Spring cleaning

Recent conversations with my sister and my best friend in Texas, I realize I too need to do spring cleaning.  I started this weekend, and got the bathrooms done, and mopped most of the floors and yes, the baseboards too.  I need to do the windows.  This is the chore I least like, because one, I think our home has more windows than actual walls, and two because of the weather and all our little critters who scratch at the doors and windows to be let in or let out, they just don’t stay clean that long.  It seems such a wasted effort for so little value.  But I will get to that too.

So the garden – things are blooming and growing everywhere.  Our clove tree is really taking off.  I pulled a bunch off this morning and put in our dry rack.  It’s been hot and dry here, so they will dry out within a few days.

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We have a lot of avocado trees and have a number of different varieties.  Many of the trees are just loaded.  We will have a bumper crop this year.  There are so many on the tree, some of them reminded of me of wind chimes hanging from the trees.

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We have lots of papayas.  We have a number of varieties of those too.  We have this one variety that is really big and long.  We planted those to make green papaya salad.  One papaya will make a large bowl of salad big enough to feed and entire family of 4.  We have  strawberry papayas which are really sweet.  We have this one papaya tree that is so low to the ground that the papayas actually touch the ground.IMG_0746

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I caught a picture of Angel today.  She literally stood there and posed.  As soon as I snapped the picture, she walked away.  We call her angel because of her white wings.  See the white spot on her side, well she has one on the other side of her body too, so it looks like she has wings.

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She’s a hair sheep.  Hair sheet have hair instead of wool.  She actually gets wooly looking, but the hair molts and comes off.  The sheep will sometimes rub against the fence to help the process.  She has completely molted, so she’s looking really pretty.  The sheep who haven’t completely molted, don’t look as pretty.  Angel’s hair will get longer and form a thick coat, and then she’ll molt again.  My sister is always asking me to send her the hair, but it just blows away.  It’s not like it falls off in big chunks; although sometimes there are larger pieces.  The only hair we usually see is the stuff that is stuck to the fences, but it’s not that much; way too little to spin into yarn.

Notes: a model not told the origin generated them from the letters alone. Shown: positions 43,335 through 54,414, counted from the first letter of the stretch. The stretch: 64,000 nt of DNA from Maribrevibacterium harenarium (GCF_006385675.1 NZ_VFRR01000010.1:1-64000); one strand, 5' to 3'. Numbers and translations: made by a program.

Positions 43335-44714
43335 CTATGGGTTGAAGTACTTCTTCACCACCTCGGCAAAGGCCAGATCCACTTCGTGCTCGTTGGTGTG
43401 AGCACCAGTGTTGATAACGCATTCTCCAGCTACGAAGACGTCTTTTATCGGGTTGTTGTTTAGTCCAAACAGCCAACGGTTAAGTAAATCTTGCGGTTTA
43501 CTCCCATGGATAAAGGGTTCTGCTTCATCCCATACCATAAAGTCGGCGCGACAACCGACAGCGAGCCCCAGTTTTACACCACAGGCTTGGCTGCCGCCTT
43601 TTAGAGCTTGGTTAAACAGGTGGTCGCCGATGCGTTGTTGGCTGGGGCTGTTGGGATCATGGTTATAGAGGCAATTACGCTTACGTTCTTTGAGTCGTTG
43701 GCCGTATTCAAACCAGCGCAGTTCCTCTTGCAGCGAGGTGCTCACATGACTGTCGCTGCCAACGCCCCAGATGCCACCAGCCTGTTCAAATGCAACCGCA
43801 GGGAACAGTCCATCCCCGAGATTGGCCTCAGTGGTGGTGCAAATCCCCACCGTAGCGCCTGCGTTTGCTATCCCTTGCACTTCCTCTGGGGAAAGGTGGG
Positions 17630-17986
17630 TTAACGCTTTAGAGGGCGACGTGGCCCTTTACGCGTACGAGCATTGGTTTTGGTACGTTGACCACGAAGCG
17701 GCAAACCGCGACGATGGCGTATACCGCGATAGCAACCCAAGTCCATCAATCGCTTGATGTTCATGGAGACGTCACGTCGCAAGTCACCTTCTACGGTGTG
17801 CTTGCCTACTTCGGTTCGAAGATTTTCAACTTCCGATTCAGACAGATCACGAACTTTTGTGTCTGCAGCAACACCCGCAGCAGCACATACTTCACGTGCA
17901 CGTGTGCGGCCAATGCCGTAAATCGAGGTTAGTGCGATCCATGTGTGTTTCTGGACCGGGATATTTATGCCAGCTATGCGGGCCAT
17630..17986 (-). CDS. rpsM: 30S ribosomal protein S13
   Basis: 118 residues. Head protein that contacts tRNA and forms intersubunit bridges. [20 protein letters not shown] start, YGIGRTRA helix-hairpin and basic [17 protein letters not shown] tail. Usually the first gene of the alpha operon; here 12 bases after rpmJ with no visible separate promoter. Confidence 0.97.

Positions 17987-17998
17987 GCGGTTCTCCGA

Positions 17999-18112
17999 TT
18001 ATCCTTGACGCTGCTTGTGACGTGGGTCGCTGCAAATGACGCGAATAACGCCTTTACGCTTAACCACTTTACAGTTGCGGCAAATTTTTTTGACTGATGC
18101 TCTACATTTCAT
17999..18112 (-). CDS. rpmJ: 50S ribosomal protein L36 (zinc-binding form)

On a sad note, we lost all our new baby ducklings to a mongoose.  I almost didn’t write about it, because it was just so sad.  But this is farm life, and while we have a beautiful piece of property, sometimes things happen. We are reinforcing all the remaining duck mama houses to help prevent this from happening again.  We also have a number of traps set up.  Another mama had 5 ducks, and they’re all doing well.  We have two more ducks sitting on eggs now.  We always lose a few ducks during the season, either because of mongoose or some other animal, but we’ve never lost that many so quickly.

And finally, I finished making the jaboticaba liqueur I started about a month ago.  It made a little over 3 bottles.  It’s got an almost wine-like quality to it.  I haven’t quite decided if I like it yet.  I think with a little club soda and lime, I can make it a nice refreshing drink for the summer.

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Jaboticaba

 

 

 

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We have two jaboticaba trees on our property.  One has never flourished.  The other, however, when in season bears a ton of fruit.  Okay maybe not an actual ton, but a lot.  The jaboticaba grows on the trunk of the tree.  It’s odd looking.  It almost looks like some sort of wart or growth on the tree.  I actually know people who won’t eat it because of this very reason.  It is a shame for them, however, because the fruit is delicious.  It looks a lot like a dark purple grape, but the skin is much thicker.  When eating, you can eat the skin, but most people don’t as it’s a little tough and slightly bitter.  Rather you simply pop the whole thing in your mouth,  pop it open with your teeth and suck the pulp and seeds out.  Then you spit the skin and seeds out.  It doesn’t sound too attractive but it is really good.  People make jelly, wine and liqueurs out of it.  The wine process is a bit time consuming and to be honest I’m always nervous about the fermenting process, so I haven’t tried that yet.  We picked two large baskets full of the berries.  I made some jelly and am in the process of making the liqueur.  This jar will sit for a few months before I strain it and add a simple sugar syrup to taste.

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Jaboticaba can fruit year round if taken care of well.  This is our second batch this year.  Once ripe, they don’t stay fresh long.  So it’s important to pick quickly, else they’ll simply fall on the ground and rot.  Jaboticaba is native to Brazil.  It has high levels of antioxidants, anti-inflammatory properties, and anti-aging properties (who doesn’t want that??).  It is also a good source of Vitamin C, B1, calcium and phosphorous.